Research aims for easier breathing

OREN OAARIKI
Last updated 05:00 21/12/2013
med
ROSS GIBLIN/Fairfax NZ

LIVE-SAVING STUDY: Wellington medical student Bridget Walker is spending her summer researching obesity hypoventilation syndrome.

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Overweight people may eventually breathe easier thanks to a $5000 research grant being used by Wellington medical student Bridget Walker.

The grant is for a 10-week study of the cause and treatment of obesity hypoventilation syndrome. Walker, an Otago University medical student in Wellington, says New Zealand's increasing obesity rates mean it is an important field of study.

OHS is a condition in which overweight people are not breathing enough to maintain normal levels of oxygen and carbon dioxide in their blood, particularly when asleep.

"It's something that a lot of the people don't think about," Walker says. "They think about the diabetes and they think about the cholesterol, but they don't think about the fact that you can get really sick because you can't breathe properly."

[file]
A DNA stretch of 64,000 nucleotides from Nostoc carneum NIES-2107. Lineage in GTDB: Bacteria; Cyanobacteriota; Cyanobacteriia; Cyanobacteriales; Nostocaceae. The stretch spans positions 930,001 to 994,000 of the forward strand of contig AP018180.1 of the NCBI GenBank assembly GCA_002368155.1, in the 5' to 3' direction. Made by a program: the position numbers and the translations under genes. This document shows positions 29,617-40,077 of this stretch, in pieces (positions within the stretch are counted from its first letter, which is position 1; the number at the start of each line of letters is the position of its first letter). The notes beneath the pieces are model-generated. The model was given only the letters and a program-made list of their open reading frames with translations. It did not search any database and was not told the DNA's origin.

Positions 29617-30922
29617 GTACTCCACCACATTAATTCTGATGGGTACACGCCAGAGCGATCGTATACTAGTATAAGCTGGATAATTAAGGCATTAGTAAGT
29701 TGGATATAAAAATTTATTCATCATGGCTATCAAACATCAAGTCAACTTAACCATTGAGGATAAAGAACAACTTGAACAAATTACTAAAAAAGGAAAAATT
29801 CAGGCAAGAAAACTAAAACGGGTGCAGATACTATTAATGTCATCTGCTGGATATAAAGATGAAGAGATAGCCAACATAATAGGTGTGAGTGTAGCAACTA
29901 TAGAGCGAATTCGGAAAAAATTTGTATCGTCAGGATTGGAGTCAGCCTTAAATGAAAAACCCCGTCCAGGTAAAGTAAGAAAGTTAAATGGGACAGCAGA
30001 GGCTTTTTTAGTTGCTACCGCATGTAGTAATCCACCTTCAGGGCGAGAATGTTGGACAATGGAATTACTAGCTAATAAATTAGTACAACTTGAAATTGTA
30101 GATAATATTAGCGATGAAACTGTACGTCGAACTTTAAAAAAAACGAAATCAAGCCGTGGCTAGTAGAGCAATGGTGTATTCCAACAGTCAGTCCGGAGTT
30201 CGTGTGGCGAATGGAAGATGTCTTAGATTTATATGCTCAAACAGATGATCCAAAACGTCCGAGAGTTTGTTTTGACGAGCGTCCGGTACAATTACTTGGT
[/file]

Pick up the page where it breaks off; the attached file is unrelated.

She says further understanding of OHS and treatment is needed to provide more options for those patients for whom current treatments are not effective.

"We have many methods that are used to treat patients to try and make them better, but we don't always understand how they work."

The 21-year-old is conducting her research at the Centre for Transitional Physiology under the supervision of Shieak Tzeng, director of the centre, and associate professor Alister Neill who is the clinical director of The Wellsleep Centre at Bowen Hospital in Crofton Downs.

"For me it was that I would get to do research with someone really inspiring and would give me a taste of what research is like,' 'she said.

The funding for the study was donated by the Museum Art Hotel owner Chris Parkin in association with the Surgical Research Trust.

Walker is in her fourth year of a bachelor of medicine and a bachelor of surgery and said she was grateful to Parkin and the trust.

Trust founder Geoffrey Horne says it was looking for a creative research project for the $5000 grant.

"It was really important we chose a research project that could give a little bit back."

Walker hopes the results will lead to future exploration of OHS.

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- The Dominion Post

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